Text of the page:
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Chemical terrorism

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Revision as of 06:01, 18 March 2007 by T. Mark Ellis (Talk | contribs) (The selection of chemical weapons)

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Chemical terrorism is the form of terrorism that uses the toxic effects of chemicals to kill, injure, or otherwise adversely affect the interests of its targets.


While there may be controversy about the definition of the politically-charged word "terrorism," the tactics and technology of chemical terrorism are clearly distinguished from those of other forms of chemical warfare. Chemical terrorism is asymmetric warfare as practiced by non-uniformed forces using light and/or improvised weapons against non-combatant targets. It is therefore unlike the symmetric warfare of the First World War, in which dug-in troops fired poison-filled artillery shells at each other across a wire-bounded no-man's-land. It is also distinct from the asymmetric "terror from above" that uses uniformed military personnel and such military delivery systems as bombs, missiles, and artillery shells to terrorize civilian populations.

Chemical terrorism is also qualitatively different from biological terrorism involving infectious diseases, but quite similar to the covert employment of biologically-produced toxins, which differ from synthetic poisons mainly in their extreme potency and the means by which they are produced.

There have been few documented acts of chemical terrorism, and none of those has caused casualties justifying the treatment of chemical weapons as "Weapons of Mass Destruction." However, there has been much discussion and some serious study of the possibility of chemical terrorism. One of the stated concerns leading to the 2003 invasion of Iraq was the possibility that chemical weapons technology developed and used by Iraq could be transferred to terrorist organizations.


The main issue in chemical warfare, for high-tech state-funded military users as well as for non-traditional forces, is distributing the material efficiently in the target area. In most chemical warfare scenarios, much or most of the toxic agent will be destroyed by explosive dispersal devices, delivered in massive overkill quantities to a few victims, and/or broadcast into areas where no potential victims exist. Toxic agents that do not find victims immediately on delivery may degrade spontaneously, or be deactivated or sequestered by decontamination teams.

It is rarely reasonable to think of chemical weapons as weapons of mass destruction in the sense of even the Hiroshima and Nagasaki bombs. Realistic chemical attacks will be on a smaller scale, but a campaign of such attacks could be extremely disruptive. On the other hand, chemical weapons can be weapons of mass terror, because people in a target area - or simply in what they perceive to be a target area or potential target area - will not know whether or not they've been poisoned.

Methods used by terrorists or hypothesized by analysts include:

  • Contamination of reservoirs and urban water supply systems.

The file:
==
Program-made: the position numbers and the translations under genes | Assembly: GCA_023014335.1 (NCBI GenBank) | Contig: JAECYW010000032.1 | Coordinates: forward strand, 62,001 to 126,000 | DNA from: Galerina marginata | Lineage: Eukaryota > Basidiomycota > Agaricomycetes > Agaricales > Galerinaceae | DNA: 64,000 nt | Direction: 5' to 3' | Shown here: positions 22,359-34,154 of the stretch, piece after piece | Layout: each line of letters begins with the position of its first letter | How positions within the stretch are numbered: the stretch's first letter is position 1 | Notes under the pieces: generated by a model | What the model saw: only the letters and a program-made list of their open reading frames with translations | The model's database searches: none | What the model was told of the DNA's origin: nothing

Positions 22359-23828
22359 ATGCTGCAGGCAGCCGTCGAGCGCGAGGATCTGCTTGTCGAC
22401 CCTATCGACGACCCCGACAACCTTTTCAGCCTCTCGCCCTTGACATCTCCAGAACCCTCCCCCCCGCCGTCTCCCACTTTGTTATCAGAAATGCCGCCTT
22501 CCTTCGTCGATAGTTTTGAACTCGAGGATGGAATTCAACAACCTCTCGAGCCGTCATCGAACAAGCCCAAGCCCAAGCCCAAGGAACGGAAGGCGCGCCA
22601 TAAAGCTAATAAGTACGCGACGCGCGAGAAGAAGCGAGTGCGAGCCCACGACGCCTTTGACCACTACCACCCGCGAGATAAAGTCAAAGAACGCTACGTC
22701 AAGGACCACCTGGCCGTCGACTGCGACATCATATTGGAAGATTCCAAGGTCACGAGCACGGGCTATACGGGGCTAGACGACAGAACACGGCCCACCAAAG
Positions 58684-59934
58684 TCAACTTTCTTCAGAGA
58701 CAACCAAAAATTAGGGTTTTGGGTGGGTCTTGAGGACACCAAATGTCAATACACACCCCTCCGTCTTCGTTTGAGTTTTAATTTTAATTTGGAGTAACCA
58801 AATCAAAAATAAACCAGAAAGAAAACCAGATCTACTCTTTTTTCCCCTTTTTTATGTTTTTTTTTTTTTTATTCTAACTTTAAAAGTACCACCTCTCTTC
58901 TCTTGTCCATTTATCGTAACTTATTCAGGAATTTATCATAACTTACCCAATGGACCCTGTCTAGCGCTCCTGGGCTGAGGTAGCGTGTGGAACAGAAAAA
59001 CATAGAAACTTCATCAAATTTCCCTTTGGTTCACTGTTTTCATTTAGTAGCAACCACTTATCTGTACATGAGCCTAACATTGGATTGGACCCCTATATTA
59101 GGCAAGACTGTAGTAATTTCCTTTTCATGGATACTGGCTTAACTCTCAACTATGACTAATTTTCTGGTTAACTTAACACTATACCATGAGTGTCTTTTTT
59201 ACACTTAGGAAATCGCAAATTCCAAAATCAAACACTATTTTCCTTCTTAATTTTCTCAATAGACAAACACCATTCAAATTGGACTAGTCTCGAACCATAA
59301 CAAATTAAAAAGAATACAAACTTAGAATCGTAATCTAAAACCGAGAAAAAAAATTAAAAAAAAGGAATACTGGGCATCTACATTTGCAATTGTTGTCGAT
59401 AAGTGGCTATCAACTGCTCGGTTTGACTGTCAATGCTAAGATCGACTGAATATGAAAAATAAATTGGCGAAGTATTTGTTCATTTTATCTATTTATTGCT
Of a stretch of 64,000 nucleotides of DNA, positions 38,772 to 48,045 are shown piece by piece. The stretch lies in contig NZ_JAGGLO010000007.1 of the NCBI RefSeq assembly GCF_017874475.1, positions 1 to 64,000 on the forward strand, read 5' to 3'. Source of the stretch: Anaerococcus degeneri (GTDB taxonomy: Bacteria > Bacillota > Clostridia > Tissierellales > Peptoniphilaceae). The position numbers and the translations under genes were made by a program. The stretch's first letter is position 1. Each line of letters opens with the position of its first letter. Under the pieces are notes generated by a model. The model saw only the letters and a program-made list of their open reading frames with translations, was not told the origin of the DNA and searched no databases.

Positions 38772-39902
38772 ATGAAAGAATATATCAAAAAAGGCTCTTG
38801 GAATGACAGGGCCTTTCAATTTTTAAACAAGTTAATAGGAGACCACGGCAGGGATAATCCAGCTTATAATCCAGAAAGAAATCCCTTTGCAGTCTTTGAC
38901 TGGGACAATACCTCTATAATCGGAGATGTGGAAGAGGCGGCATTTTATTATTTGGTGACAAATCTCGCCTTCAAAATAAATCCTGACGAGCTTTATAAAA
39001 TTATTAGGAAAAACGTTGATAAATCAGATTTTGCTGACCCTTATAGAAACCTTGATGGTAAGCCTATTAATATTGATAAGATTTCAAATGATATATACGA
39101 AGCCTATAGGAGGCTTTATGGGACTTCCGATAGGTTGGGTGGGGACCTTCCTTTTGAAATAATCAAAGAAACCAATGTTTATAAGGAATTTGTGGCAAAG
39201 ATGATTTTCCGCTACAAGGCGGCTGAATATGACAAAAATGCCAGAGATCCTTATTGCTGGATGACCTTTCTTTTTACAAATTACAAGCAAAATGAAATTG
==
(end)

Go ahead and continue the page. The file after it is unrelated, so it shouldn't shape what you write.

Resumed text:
• Contamination of food, beverages, drugs, or cosmetics in manufacturing or distribution processes.
  • Contamination of food or beverages near the point of consumption.
  • Miscellaneous product contaminations: stamps/envelopes, IV fluids, etc.
  • Release of gases or aerosols into building HVAC systems.
  • Release of gases or aerosols from aircraft.
  • Dispersal in bombs or projectiles.
  • Miscellaneous direct methods: hand sprayers, water guns, parcels.
  • Release of industrial/agricultural chemicals via attacks on production or storage facilities.
  • Release of industrial/agricultural chemicals via attacks on truck, rail, or barge shipping.
  • Miscellaneous releases of industrial/agricultural chemicals, especially anhydrous ammonia, fumigants and pesticides, and disinfectant gases (e.g., chlorine, chlorine dioxide, ethylene oxide).

The selection of chemical weapons

Military "nerve gases" are selected for their extreme toxicity, and are produced in quantity only for use as weapons. The LD50s of these compounds (lethal dose for 50% of exposed humans) are expressed in micrograms of poison per kilogram of victim body weight, making them more toxic by orders of magnitude than even the most dangerous industrial materials. The compounds Tabun and Sarin were developed - but never used - by Nazi Germany, and have since been manufactured and stockpiled by the United States, the Soviet Union, and numerous other countries. More potent compounds, most notably VX and the other V-series compounds, have been developed and weaponized more recently.

The choice of toxic agents for use in the improvised weapons of asymmetric warfare is constrained by the availability of usable poisons. This is obviously true in the selection of sabotage targets from which existing stocks of hazardous materials can be released, but it is also true in general: without a state sponsor, or the ability to steal from military arsenals, or the sort of heroic efforts made by the Aum Shinrikyo cult to synthesize its own Sarin, military-style supertoxic weapons must be considered unavailable to non-state organizations.